2. AR center – I had a stack of short Dr. Seuss books. The students could read one of those books and then take and AR test (I have ipods that they can use for taking AR tests) or take an AR test over a book they had read prior to coming to the library
3. ipod center – With my other 5 ipods (I have 10 total…I use 5 at the AR center and 5 at the ipod center) the kids could get on the PBS kids app and watch educational videos (not the most Dr. Seuss-y activity, but there were some Cat in the Hat videos on PBS kids and I couldn’t find any more relevant ipod apps – maybe before next year I’ll have a better AR center set up)
4. Interwrite Board/Classroom – I have an Interwrite Board (like a Smart Board or a Promethean Board) in my library classroom. Sometimes I use it for the kids to play games/do activities, but for this round of centers I just used it as a projector and the kids watched Justin Beiber read The Cat in the Hat and Tim Tebow read Green Eggs and Ham.
I also offered the free reading corner as an option if the students would rather sit and read a book or magazine than participate in their assigned center.
Grades 2 – 5 rotated through the four centers over the course of two weeks. Overall, I think they enjoyed it and I really liked it, too. I was afraid that classroom management would be an issue with the kids all spread out doing different things all at once, but it actually made it easier. It also make check-out much smoother because I would just call one group at a time to check out over the course of the class rather than having the whole entire class check out in the last 5-10 minutes (super chaotic).
Centers are something I intend to continue using in the library. The classes are currently rotating through centers that have to do with genres (I plan to blog about that, and the genre challenge that they are doing, later) and toward the end of the year I’d also like to do a round of centers that deal with searching for library books by using the OPAC, understanding call numbers, locating books on the shelves, etc.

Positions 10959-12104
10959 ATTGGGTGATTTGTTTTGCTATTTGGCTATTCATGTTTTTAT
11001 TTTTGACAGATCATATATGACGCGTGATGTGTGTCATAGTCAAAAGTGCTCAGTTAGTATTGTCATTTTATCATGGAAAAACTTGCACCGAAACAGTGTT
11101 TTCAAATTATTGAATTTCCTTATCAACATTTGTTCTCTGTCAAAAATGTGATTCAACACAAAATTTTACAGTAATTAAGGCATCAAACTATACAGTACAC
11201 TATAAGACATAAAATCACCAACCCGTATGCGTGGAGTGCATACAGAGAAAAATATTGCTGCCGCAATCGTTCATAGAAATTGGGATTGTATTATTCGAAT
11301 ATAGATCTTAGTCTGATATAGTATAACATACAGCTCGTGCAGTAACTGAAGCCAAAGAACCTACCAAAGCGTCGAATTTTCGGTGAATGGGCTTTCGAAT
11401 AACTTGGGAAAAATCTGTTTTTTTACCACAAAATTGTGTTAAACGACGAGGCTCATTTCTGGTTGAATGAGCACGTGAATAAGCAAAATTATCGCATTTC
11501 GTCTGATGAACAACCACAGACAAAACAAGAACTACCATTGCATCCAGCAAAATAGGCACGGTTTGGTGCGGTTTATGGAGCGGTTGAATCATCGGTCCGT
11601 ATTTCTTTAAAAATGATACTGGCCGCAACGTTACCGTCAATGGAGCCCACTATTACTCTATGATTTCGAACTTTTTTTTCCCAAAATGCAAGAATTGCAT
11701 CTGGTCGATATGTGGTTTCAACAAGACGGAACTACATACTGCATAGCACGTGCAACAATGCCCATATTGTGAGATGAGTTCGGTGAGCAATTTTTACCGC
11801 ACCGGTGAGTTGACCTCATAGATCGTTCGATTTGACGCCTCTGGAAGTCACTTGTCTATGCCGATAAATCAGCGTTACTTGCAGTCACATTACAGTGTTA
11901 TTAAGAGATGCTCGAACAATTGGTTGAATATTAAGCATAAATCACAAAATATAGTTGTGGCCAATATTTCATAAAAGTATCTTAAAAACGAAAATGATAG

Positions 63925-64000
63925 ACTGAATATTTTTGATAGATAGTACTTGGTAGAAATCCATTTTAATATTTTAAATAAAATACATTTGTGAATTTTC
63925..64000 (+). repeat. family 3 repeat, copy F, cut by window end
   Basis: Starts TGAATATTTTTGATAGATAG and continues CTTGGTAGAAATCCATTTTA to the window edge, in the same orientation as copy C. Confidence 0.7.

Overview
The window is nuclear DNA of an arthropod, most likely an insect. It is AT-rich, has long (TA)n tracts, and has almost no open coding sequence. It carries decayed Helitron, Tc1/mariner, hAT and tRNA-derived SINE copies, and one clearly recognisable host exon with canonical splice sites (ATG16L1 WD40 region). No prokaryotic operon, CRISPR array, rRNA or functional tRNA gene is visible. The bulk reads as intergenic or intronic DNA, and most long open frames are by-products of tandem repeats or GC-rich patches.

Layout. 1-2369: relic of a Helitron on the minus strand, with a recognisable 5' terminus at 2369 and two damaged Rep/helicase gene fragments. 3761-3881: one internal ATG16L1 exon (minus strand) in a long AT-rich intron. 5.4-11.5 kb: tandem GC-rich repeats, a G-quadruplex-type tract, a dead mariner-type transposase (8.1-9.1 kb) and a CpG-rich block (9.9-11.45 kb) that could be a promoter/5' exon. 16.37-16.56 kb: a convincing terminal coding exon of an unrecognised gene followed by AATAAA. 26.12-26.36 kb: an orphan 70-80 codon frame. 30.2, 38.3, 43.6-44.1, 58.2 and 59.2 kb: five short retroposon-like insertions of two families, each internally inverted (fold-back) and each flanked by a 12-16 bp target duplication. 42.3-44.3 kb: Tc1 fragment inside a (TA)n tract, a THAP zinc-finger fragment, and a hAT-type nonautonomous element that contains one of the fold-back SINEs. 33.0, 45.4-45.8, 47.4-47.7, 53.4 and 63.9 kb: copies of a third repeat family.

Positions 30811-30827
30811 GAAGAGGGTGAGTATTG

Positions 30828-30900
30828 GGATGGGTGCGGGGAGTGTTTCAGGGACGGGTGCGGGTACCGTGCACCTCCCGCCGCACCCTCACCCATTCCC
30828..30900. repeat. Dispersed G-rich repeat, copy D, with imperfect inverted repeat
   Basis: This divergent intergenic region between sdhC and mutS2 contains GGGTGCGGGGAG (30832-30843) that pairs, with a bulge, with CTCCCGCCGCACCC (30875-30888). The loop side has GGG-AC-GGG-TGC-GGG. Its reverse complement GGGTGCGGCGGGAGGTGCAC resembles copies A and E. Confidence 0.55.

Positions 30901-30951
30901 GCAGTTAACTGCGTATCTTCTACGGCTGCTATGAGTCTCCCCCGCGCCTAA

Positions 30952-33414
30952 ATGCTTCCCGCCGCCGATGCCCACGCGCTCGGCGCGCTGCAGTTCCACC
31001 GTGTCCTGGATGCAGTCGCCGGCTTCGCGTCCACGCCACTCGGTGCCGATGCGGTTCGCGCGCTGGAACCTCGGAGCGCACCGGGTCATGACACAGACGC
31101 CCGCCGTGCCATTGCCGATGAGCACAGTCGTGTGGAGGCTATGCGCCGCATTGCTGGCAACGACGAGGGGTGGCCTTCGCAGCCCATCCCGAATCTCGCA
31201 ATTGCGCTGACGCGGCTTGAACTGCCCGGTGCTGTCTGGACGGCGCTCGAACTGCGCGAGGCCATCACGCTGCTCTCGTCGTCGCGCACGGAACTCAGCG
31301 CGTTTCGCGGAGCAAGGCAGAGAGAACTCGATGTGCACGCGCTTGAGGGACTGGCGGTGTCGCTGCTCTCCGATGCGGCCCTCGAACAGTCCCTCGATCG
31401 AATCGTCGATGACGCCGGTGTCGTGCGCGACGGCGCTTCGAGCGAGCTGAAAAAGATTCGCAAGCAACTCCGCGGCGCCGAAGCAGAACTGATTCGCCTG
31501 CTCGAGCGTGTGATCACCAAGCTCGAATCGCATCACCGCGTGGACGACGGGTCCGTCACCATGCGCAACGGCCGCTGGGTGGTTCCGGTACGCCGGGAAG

I’d also like to do eventually do centers with kindergarten and first grade, but I wanted to start small with the older kiddos who don’t need as much help at each center and get used to that first. In case you wondered, during the two weeks that 2nd-5th did centers I read various Dr. Seuss books to the kinders and 1st (well actually one week Justin Beiber and Tim Tebow read to them via the above videos since I had laryngitis and then the second week I read I am Not Going to Get Up Today but I got a cd of someone else reading Fox in Socks and played that while turning the pages of the book under the document camera…Fox in Socks is a huge tongue twister and I was more than happy to let someone else read it!). I cracked up during one kindergarten class when I was reading Fox in Socks because when I got to this page, one girl very indignantly exclaimed “pigs don’t play drums!”…never mind that we’ve read about foxes wearing socks, slow joe crow sewing clothes, tweedle beetles battling in puddles in bottles…clearly that is less absurd than pigs playing drums…
Whew! Sorry for the hugely long post, but I really wanted to put all my Dr. Seuss stuff together in one place! If you’ve been contemplating centers I hope you’ll at least give them a try. I’m really pleased with how mine turned out. Check out Cari’s blog for tons of ideas to get you started.